An Air France jet with 228 people disappeared over the Atlantic Ocean Monday en route from Brazil to Paris. The plane ran into severe weather shortly before it was last heard from, and authorities expressed little hope that any survivors would be found.
If there are no survivors, it would be the world's worst aviation disaster since 2001.
The 216 passengers included 126 men, 82 women, 7 children and a baby, Air France said. There were 61 French and 58 Brazilians; 30 other countries were represented, including two Americans.
Air France said it expressed "its sincere condolences to the families and loved ones of the passengers and crew members" aboard Flight 447.
Air France-KLM CEO Pierre-Henri Gourgeon said the pilot had 11,000 hours of flying experience, including 1,700 hours flying this aircraft.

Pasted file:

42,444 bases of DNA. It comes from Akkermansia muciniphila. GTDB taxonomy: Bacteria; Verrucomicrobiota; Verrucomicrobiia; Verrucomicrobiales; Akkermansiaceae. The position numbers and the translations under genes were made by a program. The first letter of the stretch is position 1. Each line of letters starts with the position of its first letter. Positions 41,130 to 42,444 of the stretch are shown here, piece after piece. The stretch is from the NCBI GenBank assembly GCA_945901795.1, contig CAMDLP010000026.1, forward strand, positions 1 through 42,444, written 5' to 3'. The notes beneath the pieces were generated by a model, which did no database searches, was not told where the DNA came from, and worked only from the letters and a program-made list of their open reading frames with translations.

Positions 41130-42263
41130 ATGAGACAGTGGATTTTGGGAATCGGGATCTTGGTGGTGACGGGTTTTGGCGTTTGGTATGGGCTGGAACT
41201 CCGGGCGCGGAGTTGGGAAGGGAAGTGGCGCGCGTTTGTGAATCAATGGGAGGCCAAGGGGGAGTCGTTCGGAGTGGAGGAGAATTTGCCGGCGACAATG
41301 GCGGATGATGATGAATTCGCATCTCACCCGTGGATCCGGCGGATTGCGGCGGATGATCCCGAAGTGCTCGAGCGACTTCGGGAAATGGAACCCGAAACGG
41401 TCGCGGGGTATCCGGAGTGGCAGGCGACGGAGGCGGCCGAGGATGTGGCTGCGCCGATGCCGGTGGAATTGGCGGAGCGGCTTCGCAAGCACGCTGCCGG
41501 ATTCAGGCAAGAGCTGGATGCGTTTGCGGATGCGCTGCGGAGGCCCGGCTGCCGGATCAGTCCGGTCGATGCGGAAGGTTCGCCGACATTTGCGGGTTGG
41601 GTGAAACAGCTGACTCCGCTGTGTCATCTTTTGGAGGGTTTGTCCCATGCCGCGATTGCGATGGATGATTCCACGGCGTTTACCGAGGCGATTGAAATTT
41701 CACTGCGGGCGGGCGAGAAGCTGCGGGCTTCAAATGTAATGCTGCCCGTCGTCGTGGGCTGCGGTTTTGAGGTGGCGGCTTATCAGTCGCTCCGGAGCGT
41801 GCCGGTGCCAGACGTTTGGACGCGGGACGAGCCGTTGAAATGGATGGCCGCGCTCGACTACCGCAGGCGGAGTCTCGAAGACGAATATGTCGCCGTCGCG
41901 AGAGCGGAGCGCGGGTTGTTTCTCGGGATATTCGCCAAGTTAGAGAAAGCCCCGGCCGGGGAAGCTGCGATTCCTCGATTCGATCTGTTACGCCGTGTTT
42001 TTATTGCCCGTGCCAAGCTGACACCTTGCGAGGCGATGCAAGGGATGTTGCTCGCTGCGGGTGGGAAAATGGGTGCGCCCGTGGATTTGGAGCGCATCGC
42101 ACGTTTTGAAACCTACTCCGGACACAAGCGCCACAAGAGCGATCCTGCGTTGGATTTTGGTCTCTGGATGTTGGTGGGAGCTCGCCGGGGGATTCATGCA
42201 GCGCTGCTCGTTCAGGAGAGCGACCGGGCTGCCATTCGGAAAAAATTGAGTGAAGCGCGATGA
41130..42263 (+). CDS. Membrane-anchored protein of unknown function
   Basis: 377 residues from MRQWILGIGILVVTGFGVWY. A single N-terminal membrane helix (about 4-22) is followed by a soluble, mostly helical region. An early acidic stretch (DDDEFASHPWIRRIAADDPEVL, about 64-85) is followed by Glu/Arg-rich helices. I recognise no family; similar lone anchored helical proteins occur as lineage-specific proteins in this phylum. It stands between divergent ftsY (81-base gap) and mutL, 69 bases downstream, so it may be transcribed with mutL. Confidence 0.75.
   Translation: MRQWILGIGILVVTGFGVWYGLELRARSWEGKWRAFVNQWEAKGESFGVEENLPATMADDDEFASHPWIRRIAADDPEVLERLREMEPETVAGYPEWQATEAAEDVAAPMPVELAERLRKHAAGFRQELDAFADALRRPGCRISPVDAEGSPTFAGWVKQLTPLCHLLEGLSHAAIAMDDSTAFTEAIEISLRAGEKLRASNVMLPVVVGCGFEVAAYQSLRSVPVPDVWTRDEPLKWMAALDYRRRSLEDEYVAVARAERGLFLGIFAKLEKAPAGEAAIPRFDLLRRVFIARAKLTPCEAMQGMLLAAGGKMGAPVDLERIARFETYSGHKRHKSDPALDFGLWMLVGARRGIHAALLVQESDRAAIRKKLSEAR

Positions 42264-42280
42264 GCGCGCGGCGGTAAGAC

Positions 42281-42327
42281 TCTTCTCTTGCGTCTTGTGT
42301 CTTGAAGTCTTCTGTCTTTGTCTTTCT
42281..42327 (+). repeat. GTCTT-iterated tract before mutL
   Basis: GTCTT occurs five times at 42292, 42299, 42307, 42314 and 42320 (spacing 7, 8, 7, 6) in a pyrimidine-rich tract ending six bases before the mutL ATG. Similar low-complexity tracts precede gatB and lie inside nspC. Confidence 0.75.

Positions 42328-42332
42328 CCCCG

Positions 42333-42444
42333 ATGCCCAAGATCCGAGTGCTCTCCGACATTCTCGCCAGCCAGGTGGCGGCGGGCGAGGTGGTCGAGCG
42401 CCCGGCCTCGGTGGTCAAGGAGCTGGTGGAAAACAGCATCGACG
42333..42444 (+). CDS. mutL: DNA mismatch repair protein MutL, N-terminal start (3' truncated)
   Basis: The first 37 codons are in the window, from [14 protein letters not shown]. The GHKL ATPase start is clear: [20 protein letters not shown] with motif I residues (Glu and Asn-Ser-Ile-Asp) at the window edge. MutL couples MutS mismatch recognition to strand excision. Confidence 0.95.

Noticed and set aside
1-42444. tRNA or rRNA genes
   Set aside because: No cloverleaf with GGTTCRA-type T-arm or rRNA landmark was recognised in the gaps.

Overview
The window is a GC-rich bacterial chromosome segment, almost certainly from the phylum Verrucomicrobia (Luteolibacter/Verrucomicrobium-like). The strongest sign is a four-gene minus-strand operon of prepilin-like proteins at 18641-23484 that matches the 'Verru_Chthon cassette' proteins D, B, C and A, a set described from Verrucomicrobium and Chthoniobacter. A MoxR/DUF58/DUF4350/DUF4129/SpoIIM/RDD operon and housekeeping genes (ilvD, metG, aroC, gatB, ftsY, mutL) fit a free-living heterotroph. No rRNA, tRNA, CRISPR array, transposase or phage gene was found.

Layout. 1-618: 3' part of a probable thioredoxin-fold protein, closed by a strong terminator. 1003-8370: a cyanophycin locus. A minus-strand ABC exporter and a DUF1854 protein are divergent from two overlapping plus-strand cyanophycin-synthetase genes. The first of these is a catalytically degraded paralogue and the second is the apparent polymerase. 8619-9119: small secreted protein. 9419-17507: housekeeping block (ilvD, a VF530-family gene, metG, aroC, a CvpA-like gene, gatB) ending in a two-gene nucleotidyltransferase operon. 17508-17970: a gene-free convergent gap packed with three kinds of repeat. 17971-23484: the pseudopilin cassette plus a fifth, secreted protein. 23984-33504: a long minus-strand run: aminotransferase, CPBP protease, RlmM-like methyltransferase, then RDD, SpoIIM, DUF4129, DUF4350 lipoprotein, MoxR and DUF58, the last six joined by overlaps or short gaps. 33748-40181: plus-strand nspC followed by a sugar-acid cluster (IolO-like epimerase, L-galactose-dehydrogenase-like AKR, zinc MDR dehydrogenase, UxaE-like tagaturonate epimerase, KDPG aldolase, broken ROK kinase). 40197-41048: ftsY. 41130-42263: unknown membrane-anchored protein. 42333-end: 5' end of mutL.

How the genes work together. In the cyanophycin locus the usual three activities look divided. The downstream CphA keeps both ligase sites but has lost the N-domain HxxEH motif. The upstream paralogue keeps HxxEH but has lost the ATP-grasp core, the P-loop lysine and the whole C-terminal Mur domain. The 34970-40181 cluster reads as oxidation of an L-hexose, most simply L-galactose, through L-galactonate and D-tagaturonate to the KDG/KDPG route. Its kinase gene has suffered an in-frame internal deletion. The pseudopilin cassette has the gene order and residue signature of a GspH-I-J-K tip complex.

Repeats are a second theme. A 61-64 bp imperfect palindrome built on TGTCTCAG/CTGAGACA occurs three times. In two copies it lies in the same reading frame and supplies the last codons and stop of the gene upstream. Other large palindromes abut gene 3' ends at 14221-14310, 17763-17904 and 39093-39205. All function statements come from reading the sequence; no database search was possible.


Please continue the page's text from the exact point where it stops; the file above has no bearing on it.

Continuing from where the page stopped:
Experts said the absence of a mayday call meant something happened very quickly.
"The conclusion to be drawn is that something catastrophic happened on board that has caused this airplane to ditch in a controlled or an uncontrolled fashion," Jane's Aviation analyst Chris Yates told The Associated Press. "Potentially it went down very quickly and so quickly that the pilot on board didn't have a chance to make that emergency call."
Airbus spokeswoman Maggie Bergsma said it was the first fatal accident of a A330-200 since a test flight in 1994 went wrong, killing seven people in Toulouse.
The Airbus A330-200 is a twin-engine, long-haul, medium-capacity passenger jet that can hold up to 253 passengers. There are 341 in use worldwide, flying up to 7,760 miles a trip.